- One question I frequently get asked is about reports like the BIS 1 ½ page brief talking about how virtually all of the outflows are debt repayment. These types of studies focus on official data like BOP data that simply does not capture the reality of what is happening with Chinese outflows. Furthermore, though there is monthly noise, we see a clear long term structural shift in capital outflows that is simply not reversing.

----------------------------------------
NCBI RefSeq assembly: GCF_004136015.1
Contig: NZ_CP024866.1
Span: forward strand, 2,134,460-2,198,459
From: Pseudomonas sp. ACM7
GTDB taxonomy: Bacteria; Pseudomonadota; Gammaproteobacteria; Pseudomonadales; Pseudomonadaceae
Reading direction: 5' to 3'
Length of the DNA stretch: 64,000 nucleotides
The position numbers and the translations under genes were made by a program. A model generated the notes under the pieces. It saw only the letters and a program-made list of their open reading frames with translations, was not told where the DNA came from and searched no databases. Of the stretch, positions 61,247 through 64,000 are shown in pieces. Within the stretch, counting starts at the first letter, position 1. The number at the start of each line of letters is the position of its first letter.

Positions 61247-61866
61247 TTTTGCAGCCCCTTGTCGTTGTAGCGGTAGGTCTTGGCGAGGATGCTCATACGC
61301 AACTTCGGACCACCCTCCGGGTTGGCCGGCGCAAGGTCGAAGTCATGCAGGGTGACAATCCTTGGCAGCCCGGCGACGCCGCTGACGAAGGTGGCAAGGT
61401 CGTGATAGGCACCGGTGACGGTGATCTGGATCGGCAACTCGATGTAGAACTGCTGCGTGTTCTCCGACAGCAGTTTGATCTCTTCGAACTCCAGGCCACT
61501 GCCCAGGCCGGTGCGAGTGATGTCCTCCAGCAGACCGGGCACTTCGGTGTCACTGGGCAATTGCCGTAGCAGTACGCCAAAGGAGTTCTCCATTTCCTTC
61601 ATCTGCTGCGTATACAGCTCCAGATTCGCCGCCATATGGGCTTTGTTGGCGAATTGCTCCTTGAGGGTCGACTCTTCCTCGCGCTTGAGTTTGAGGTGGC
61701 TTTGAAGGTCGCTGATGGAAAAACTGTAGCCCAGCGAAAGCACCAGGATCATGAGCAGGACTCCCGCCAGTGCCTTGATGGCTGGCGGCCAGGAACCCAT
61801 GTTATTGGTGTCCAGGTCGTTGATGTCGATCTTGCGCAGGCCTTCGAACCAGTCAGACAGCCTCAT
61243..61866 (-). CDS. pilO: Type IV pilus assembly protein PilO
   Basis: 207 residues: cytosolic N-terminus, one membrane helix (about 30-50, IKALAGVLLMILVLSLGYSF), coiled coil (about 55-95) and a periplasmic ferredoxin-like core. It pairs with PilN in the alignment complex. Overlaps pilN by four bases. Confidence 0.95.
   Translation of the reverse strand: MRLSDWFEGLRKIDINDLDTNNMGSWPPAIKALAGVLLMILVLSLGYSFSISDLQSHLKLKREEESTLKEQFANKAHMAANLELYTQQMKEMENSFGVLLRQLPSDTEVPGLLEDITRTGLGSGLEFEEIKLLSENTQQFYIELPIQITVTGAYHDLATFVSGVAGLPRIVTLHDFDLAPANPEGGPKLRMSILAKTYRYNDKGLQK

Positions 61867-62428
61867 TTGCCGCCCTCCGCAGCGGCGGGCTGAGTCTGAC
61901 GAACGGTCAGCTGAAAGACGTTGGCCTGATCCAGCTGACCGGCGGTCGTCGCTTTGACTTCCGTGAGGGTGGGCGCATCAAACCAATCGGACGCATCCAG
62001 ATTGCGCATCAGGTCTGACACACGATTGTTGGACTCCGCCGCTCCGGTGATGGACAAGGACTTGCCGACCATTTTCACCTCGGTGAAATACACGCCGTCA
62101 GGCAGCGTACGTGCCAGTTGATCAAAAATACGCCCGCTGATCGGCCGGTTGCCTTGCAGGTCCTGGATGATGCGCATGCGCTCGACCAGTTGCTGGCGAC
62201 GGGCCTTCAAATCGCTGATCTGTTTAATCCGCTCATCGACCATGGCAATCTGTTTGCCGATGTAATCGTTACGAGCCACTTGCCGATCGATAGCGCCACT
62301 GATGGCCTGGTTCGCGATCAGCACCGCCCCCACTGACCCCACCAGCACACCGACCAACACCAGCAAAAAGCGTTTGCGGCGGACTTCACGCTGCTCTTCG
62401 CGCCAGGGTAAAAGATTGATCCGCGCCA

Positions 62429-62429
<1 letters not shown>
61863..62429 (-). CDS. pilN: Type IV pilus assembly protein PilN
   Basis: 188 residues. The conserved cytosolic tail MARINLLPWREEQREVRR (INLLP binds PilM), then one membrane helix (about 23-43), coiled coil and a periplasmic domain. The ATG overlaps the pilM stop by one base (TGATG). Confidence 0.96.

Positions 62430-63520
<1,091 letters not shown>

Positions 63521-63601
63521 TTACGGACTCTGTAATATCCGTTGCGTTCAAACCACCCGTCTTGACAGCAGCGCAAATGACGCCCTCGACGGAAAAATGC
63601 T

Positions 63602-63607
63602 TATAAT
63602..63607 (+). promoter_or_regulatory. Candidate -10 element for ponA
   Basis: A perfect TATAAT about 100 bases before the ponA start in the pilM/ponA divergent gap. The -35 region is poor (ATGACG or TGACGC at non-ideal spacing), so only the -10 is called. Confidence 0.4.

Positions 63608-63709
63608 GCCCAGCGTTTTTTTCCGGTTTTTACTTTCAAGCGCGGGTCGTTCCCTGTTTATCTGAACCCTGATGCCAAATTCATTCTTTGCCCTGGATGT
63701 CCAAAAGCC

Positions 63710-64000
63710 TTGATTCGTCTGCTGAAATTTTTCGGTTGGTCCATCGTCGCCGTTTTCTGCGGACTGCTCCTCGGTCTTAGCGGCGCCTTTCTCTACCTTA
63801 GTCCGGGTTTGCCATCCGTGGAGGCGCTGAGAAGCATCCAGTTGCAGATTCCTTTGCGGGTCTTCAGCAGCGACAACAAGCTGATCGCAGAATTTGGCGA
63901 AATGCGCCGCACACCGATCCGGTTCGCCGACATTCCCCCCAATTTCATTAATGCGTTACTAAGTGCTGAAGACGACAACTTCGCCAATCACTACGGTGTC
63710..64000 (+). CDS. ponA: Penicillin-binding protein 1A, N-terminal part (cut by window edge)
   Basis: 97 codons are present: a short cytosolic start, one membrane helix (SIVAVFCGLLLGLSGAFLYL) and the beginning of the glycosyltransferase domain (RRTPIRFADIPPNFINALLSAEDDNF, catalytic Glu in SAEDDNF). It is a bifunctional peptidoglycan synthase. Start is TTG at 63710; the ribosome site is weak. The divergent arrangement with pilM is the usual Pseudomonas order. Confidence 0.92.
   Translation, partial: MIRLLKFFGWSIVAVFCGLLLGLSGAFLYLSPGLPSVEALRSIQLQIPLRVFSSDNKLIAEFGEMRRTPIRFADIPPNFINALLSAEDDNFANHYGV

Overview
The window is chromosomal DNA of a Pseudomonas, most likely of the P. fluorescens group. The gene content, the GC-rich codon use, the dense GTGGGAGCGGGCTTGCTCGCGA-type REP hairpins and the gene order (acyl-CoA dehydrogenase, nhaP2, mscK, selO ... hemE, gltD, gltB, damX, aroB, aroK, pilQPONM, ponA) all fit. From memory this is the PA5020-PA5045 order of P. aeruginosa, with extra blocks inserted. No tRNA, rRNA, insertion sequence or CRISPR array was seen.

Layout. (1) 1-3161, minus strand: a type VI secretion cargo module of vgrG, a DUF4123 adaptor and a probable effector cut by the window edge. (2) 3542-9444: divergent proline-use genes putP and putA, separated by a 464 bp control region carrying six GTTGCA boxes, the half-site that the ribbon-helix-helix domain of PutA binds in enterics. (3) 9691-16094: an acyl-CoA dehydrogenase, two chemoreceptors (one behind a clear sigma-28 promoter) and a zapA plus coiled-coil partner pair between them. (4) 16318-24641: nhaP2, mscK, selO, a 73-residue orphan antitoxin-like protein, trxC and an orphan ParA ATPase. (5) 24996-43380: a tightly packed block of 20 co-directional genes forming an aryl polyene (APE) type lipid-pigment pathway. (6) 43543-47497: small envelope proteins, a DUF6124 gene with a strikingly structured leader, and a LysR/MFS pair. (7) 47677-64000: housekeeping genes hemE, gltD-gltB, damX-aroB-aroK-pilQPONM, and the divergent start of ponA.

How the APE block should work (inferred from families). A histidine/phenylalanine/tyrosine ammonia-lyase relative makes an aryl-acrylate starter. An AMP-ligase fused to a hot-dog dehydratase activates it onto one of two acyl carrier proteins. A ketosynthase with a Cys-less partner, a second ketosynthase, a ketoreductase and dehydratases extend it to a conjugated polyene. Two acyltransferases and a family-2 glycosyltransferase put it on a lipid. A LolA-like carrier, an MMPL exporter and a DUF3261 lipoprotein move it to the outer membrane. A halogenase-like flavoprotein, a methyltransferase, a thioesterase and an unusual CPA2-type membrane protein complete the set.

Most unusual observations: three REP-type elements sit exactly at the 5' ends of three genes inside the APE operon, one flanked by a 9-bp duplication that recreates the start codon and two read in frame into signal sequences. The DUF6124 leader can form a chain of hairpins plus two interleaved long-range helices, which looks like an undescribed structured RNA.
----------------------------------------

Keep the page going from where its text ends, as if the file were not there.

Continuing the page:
So this is my follow up to my BloombergViews on RMB deinternationalization. One issue that I wanted to address specifically is that I had a couple of people question whether this was more of a short term blip rather than a structural issue. As usual start there and come here for additional analysis and discussion.
- The RMB is deinternationalizing for a very straight forward reason: if the RMB continues to internationalize, Beijing will lose control of the price and flows. Full stop. Unfortunately, there are no other reasons. Fortunately, this makes very clear predictions and mathematical relationships about when it will happen.